American Miniature Horses descend from Shetland and Falabella bloodlines and were recognized as a distinct breed in the 1970s. Most registerable American Miniatures measure between 28 and 34 inches tall at maturity. They exhibit refinement reminiscent of their Thoroughbred ancestry. KneeHi the 1960s record holder belonged to this breed.
American Shetland Pony
Shetlands originated from the rugged Shetland Isles between Scotland and Norway. In the United States, breeders started selecting for and registering the tiniest individuals, establishing the American Shetland Pony breed. This registry allows horses under 34 inches, and some exceptional specimens like Einstein have reached less than 20 inches.
|American Miniature Horse||28-34 inches||United States|
|American Shetland Pony||Under 34 inches||Shetland Isles|
Caring for a Tiny Horse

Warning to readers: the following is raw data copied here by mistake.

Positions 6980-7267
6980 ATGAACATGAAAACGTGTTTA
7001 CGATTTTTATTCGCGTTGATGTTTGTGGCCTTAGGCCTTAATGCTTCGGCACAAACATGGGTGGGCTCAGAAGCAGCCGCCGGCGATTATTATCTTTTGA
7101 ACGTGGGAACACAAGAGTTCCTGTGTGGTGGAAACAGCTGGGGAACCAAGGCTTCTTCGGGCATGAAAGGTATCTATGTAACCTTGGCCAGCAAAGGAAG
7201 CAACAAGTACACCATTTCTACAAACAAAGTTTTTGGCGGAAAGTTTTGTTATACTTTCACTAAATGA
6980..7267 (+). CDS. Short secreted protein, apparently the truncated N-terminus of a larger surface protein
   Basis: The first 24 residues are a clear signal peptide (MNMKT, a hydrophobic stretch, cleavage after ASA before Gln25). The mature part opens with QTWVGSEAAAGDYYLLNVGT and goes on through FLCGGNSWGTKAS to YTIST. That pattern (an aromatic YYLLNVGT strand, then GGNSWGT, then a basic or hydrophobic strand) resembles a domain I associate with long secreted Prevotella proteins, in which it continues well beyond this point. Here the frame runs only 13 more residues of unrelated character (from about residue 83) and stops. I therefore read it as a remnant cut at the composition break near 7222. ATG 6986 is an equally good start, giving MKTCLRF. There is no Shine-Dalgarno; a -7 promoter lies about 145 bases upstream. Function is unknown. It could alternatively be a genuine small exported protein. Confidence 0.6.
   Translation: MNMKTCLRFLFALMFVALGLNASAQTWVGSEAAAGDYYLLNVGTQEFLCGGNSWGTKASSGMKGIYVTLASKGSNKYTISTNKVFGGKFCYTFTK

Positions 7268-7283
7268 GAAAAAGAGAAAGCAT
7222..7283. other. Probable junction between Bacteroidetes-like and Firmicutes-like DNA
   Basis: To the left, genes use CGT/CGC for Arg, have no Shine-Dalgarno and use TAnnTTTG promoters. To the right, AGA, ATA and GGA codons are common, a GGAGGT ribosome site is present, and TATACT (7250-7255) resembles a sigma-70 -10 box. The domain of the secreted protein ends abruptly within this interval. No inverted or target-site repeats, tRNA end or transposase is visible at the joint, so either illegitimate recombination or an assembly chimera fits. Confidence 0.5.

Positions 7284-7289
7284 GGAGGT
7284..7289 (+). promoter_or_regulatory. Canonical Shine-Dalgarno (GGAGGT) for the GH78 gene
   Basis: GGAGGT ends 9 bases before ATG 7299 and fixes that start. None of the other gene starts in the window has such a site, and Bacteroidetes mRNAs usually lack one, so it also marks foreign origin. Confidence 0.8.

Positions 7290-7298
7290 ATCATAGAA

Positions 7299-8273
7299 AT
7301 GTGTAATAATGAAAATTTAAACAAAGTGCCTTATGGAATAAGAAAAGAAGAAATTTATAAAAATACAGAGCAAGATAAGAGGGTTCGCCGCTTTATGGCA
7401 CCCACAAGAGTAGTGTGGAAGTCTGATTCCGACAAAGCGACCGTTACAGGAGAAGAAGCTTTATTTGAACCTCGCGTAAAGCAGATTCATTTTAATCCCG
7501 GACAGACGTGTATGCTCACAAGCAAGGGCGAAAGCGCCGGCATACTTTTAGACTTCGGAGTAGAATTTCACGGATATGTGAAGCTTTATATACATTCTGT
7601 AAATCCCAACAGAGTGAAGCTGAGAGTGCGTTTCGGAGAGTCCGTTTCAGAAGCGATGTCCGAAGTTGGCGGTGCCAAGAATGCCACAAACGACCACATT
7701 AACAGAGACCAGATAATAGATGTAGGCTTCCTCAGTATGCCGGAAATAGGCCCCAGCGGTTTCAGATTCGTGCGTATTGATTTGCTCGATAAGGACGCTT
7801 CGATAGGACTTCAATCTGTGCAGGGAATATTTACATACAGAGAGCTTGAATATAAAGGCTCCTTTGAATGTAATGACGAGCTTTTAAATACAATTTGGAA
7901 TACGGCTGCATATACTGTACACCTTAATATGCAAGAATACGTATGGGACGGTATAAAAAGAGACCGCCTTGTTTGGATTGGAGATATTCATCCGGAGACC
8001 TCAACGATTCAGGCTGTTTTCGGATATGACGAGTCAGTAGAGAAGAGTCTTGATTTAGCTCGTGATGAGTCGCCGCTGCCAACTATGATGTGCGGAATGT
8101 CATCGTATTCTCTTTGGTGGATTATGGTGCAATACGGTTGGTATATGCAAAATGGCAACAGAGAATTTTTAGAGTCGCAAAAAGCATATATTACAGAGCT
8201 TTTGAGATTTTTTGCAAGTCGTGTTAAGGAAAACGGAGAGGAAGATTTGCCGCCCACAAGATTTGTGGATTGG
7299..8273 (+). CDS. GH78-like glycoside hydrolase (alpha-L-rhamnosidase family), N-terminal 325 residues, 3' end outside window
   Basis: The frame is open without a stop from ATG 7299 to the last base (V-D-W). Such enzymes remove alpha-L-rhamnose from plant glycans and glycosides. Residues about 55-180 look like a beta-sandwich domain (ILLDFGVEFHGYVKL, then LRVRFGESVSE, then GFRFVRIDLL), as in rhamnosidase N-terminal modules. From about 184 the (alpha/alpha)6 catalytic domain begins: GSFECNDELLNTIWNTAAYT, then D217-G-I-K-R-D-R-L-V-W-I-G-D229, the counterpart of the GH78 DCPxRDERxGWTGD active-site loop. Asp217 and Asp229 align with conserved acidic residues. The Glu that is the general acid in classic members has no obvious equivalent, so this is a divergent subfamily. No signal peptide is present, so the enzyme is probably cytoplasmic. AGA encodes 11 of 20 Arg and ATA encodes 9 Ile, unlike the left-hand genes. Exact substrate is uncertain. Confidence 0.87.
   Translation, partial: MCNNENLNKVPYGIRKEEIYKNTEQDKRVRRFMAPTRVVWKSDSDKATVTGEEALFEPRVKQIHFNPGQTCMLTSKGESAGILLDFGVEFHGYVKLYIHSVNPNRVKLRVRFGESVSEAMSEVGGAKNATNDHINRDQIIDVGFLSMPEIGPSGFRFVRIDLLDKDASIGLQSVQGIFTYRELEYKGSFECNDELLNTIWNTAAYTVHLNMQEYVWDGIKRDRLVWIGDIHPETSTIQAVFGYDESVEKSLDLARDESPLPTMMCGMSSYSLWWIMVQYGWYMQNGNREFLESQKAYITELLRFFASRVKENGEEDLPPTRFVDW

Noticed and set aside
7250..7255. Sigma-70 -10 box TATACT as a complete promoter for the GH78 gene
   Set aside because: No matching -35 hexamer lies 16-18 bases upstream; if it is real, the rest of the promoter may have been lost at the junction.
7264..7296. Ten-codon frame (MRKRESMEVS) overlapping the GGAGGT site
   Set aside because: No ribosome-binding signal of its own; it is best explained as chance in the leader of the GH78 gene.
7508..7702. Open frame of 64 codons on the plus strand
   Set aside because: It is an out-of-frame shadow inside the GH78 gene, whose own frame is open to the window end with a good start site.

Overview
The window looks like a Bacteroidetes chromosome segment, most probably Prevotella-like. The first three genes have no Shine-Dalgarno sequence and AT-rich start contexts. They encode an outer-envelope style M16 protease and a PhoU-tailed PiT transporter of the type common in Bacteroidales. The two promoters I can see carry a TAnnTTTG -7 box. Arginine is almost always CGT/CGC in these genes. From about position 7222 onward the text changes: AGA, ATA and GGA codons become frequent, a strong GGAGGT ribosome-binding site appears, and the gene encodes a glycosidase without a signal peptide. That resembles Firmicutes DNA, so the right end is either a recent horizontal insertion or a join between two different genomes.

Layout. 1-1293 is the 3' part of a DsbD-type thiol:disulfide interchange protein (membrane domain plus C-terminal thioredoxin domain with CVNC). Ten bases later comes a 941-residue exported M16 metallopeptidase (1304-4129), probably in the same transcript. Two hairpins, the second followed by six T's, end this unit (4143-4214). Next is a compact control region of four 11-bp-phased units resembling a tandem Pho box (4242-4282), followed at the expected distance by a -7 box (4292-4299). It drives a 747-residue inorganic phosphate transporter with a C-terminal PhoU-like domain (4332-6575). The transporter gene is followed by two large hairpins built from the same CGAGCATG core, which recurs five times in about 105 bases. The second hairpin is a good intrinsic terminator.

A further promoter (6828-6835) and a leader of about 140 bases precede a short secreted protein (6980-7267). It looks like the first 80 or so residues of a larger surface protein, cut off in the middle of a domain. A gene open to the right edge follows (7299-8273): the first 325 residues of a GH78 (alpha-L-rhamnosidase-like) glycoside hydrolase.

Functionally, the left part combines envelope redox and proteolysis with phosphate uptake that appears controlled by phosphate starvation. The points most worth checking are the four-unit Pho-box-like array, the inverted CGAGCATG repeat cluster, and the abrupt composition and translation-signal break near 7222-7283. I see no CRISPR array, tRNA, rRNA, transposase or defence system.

The creatures who hold records as the shortest horses require some special care considerations due to their tiny, delicate stature. Here are some things to keep in mind for properly caring for an exceptionally small horse.
Provide small-scale shelter and housing. Miniature horses can be kept in modified goat sheds or small lean-to structures in mild climates. Be sure the ceiling is high enough that the horse doesn’t hit its head.
Adjust nutritional needs based on the horse’s diminished size. Feed a complete mini horse feed and good quality hay in smaller amounts than for full-sized horses. Avoid obesity, which puts extra strain on the legs and body.
Use lightweight foal equipment like mini halters, blankets, and fly sheets. Avoid lifting the miniature horse when possible, and teach the horse to use a step or ramp to access a farrier stand or trailer. Have a vet thoroughly evaluate any lameness issues.
Haul your mini in a small, protective box stall rather than loose in a trailer. Provide padding on the walls. You can also train them to ride safely clipped into seatbelts in a van or truck cab.
Minis require companionship of their own kind. Allow them to socialize and play together in a safely fenced paddock under supervision to prevent injury. Handle gently and avoid rowdy children or rough play.
Frequently Asked Questions